Even without the additional staff, the FCC report says its staff reviewed pirate radio complaints in order to identify the current top five markets with the most pirate radio operations. “The Commission developed a plan for pirate sweeps, which was initiated in the fourth quarter of 2022,” it says, offering no further details.

The annual report to Congress also says that more money is being spent on FCC equipment to hunt down pirate stations. That includes developing new mobile direction-finding vehicles to help field agents trace a pirate station back to its home base. The FCC says it also is prepared to purchase six vehicles to support the additional staff that will be hired. That process has been delayed, however, until a government purchase window opens. In the meantime, the FCC says it will continue to use older, existing vehicles in its fleet that were scheduled to be taken out of service. It has also begun to purchase and develop investigative tools that will be integrated into the new direction-finding vehicles after they are purchased.
Minneapolis, MN

Offline Ct Yankee

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Definition of what a Pirate is considered under the PIRATE Act:

CASTING .—In this section, the term ‘pirate radio broad-
casting’ means the transmission of communications on
spectrum frequencies between 535 and 1705 kilohertz, in-
clusive, or 87.7 and 108 megahertz, inclusive, without a
license issued by the Commission, but does not include un-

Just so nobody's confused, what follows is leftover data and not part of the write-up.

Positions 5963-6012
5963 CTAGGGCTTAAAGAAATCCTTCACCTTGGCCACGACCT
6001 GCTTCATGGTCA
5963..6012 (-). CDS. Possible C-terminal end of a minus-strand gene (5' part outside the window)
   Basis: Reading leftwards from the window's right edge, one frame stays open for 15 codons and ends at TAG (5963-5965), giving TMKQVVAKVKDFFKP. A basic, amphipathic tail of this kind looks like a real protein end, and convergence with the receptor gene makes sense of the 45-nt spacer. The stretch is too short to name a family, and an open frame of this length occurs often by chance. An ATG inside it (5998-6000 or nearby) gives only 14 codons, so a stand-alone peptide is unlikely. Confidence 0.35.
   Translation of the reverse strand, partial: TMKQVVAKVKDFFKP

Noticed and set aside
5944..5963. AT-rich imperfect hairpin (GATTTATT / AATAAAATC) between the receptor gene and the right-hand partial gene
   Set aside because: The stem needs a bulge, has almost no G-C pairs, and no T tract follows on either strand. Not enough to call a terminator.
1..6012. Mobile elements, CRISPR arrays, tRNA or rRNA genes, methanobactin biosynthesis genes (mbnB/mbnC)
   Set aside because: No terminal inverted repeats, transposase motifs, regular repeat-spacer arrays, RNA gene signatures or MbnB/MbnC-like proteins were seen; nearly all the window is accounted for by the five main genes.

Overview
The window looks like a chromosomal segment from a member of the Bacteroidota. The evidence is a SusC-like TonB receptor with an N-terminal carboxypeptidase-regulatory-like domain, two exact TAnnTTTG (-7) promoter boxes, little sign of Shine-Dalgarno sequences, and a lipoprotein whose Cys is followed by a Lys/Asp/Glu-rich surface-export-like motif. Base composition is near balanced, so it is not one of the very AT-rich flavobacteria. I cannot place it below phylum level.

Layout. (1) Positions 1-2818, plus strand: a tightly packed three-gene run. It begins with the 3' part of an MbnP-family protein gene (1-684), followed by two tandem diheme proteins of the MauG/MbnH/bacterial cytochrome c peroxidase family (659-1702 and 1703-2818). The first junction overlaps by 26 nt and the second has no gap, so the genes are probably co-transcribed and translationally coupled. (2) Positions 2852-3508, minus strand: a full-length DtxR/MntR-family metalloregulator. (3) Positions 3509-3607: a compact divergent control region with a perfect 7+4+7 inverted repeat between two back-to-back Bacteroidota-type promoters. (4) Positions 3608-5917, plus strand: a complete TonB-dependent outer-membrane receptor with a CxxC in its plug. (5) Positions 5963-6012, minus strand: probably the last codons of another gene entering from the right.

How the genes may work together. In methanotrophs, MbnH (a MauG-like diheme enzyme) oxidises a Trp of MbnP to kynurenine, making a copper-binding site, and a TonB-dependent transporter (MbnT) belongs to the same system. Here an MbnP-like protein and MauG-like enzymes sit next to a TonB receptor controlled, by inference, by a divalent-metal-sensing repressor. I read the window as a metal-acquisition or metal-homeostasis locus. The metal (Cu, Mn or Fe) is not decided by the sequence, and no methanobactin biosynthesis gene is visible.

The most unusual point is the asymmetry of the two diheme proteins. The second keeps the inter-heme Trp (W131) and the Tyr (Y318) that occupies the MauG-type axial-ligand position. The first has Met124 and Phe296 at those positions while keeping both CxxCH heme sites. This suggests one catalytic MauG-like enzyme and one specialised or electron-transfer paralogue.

licensed operations in compliance with part 15 of title 47,
Code of Federal Regulations.’’.

The acronym PIRATE stands for "Preventing Illegal Radio Abuse Through Enforcement", which begs the question what is legal Radio Abuse?
Perhaps they should have tried "Preventing Illegal Radio Activity Through Enforcement".  Maybe I should market a business of snappy names for snarky laws.  ;)
« Last Edit: January 26, 2023, 2037 UTC by Ct Yankee »
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Offline ChrisSmolinski

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The acronym PIRATE stands for "Preventing Illegal Radio Abuse Through Enforcement", which begs the question what is legal Radio Abuse?

Commercial top 40 radio
Chris Smolinski
Westminster, MD
eQSLs appreciated! csmolinski@blackcatsystems.com
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Offline Molvania Poacher

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This may have already been posted elsewhere, but here is a new database the FCC has made available, as part of these renewed efforts:

All reception direct.
QTH New Hampshire (70 miles north of Boston).
Tecsun S-8800 and Kenwood R-2000, with MFJ-16010 tuner and about 135 feet of wire thrown up in the trees.
eQSLs most appreciated to molvaniapoacher@gmail.com.